Historical Romance Long: A Wicked Kind of Husband by Mia Vincy
Romantic Suspense: Fearless by Elizabeth Dyer
Paranormal Romance: Dearest Ivie by J.R. Ward
Erotic Romance: Three-Way Split by Elia Winters
Historical Romance Short: A Duke in the Night by Kelly Bowen
Romance with Religious or Spiritual Elements: The Saturday Night Supper Club by Carla Laureano
Contemporary Romance Short: The Bachelor's Baby Surprise by Teri Wilson
Contemporary Romance Mid-length: Advanced Physical Chemistry by Susannah Nix
Mainstream Fiction with a Central Romance: How to Keep a Secret by Sarah Morgan
Best First Book: Lady in Waiting by Marie Tremayne

Midwest Connections August Picks

The Midwest Independent Booksellers Association has selected its Midwest Connections Picks for August. Under this marketing program, the association and member stores promote booksellers' handselling favorites that have a strong Midwest regional appeal.

The Lager Queen of Minnesota by J. Ryan Stradal (Pamela Dorman, $26, 9780399563058). "Two sisters, one farm. A family is split when their father leaves their shared inheritance entirely to Helen, his younger daughter. Despite baking award-winning pies at the local nursing home, her older sister, Edith, struggles to make what most people would call a living. So she can't help wondering what her life would have been like with even a portion of the farm money her sister kept for herself."

We Will Tell You Otherwise by Beth Mayer (Black Lawrence, $18.95, 9781625570024). "Winner of the Hudson Prize in Fiction, We Will Tell You Otherwise is a commanding and powerful debut short story collection. Keenly observed, funny, and occasionally heartbreaking, we meet odd, engaging characters who ask us to listen and to take them seriously. With a compelling range of voice and form, Mayer's stories offer startling encounters with human nature, compassion, and hope."

State: A Team, a Triumph, a Transformation by Melissa Isaacson (Agate Midway, $27, 9781572842663). "State is the story of the Niles West high school girls' basketball team, who would go on to defeat eventual Olympian Jackie Joyner-Kersee's East St. Louis team in the 1979 Illinois state final. In telling their story. Isaacson shows readers how a group of 'tomboys' found themselves and each other, how basketball rescued them from their collective frustrations and troubled homes, and how the experience forever altered the course of their lives."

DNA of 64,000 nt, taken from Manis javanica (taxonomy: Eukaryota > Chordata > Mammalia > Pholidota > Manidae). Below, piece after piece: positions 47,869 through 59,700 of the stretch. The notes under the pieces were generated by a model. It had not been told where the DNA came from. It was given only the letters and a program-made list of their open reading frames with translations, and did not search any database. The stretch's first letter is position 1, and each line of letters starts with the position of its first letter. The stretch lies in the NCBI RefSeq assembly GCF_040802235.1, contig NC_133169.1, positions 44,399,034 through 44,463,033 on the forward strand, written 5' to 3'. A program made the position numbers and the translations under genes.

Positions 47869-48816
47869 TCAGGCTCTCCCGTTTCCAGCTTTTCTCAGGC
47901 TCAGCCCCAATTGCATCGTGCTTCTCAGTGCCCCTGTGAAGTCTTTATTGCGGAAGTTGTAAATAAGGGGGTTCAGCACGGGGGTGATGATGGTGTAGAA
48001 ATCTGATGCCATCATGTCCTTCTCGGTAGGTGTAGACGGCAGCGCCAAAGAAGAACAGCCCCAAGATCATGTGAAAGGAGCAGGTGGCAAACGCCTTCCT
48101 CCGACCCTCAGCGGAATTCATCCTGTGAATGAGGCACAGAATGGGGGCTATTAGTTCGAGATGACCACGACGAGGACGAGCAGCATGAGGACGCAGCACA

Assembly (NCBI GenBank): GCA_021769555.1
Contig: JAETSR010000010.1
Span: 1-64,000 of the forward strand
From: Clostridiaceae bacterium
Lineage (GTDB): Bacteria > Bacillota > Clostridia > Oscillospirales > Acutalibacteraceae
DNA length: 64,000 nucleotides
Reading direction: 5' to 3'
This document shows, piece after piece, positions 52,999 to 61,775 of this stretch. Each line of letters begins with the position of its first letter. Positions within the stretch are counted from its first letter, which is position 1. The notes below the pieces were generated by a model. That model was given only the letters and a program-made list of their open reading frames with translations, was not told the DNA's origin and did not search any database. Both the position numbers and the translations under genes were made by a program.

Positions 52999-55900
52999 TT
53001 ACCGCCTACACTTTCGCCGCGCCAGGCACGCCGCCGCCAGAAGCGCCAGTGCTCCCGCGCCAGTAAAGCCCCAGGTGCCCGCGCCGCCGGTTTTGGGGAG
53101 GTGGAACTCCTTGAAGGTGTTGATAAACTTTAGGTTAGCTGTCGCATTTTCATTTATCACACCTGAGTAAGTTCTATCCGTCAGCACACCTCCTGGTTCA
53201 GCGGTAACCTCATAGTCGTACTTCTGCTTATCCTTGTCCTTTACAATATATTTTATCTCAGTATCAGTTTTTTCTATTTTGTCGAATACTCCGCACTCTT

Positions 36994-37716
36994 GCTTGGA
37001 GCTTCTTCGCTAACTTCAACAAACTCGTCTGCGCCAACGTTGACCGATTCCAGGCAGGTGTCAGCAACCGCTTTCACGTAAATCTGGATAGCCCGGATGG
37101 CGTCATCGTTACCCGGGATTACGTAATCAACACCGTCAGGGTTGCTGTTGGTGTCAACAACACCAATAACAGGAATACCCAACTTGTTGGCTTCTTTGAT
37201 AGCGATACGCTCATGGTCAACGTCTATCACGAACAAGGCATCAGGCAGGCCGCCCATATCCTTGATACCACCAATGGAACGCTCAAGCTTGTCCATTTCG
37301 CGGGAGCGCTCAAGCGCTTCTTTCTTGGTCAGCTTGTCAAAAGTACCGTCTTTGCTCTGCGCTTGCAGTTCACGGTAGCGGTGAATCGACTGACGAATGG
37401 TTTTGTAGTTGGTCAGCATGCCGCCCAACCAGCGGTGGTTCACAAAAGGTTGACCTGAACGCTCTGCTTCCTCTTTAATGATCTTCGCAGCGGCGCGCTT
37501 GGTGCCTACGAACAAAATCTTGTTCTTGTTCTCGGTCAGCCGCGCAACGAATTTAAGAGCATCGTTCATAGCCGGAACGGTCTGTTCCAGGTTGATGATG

The Curse of the Werepenguin by Allan Woodrow (Viking, $17.99, 9780451480446). "When a mysterious baron sends for orphan Bolt Wattle, the boy hopes to find his parents, but instead gets turned into a werepenguin and has three days to reverse the curse, return to human form, and stop the Baron from taking over the country of Brugaria with his army of mind-controlled penguins."

Book Review

Review: The Grammarians

The Grammarians by Cathleen Schine (Sarah Crichton/Farrar, Straus & Giroux, $27 hardcover, 272p., 9780374280116, September 3, 2019)

When they were children growing up in Larchmont, N.Y., Laurel and Daphne Wolfe were essentially fused particles; their mother feared that her identical twins wouldn't fit in as they went through life because "they seemed to fit nowhere but with each other." When they were five, their father brought home an anvil of a dictionary, sparking the twins' obsession with words, which, while initially a shared passion, ended up coming between them. Could it be that all the words in the world can be insufficient when it comes to making amends? In its opening chapter, which is set when the sisters are middle-aged, The Grammarians reveals that they haven't spoken in years.

How did it come to this? Here's a teaser: when each twin's attempt to hone a distinct identity through attending a different college failed, they both transferred to Pomona in California, after which they began their truly adult lives in an apartment in Manhattan's East Village in the late 1970s. Obliged to find work to pay the bills, the sisters moped down different career paths (Daphne took a job at an alternative journal, Laurel as a kindergarten teacher), but both later found their true callings: working with words, one grammatically, the other artistically. The book's sisterly negotiations play out against a backdrop of cultural upheaval: there's the Reagan presidency, the AIDS crisis, New York City's gentrification, the women's movement and, as the comically attuned Cathleen Schine wastes no opportunity to point out, sartorial turbulence.

Schine lays all this out with the deliberateness of someone setting a table with the good china. Her 11th novel, which follows note-perfect outings that include The Three Weissmanns of Westport and Fin & Lady, burbles with her customary witty and exacting observations: Laurel thinks of her fellow Jews as having "this deli-gathering hunter-warrior persona" and believes that the word "class" carries "its Marxist intransigence with it like a musty smell"; Daphne insists that "copyediting is helping the words survive the misconceptions of their authors." 

Because The Grammarians, which has the tempo of a character study, hasn't much by way of plot, it may take several chapters before the reader shares the author's conspicuous enchantment with her two protagonists, but it will happen. Neither Wolfe sister may feel that she will ever achieve her dream of landing on exactly the right words, but Schine pretty much finds them all. --Nell Beram, author and freelance writer

Shelf Talker: This sharp-witted novel X-rays the relationship of twin sisters who begin life with a love of words that later tears them apart.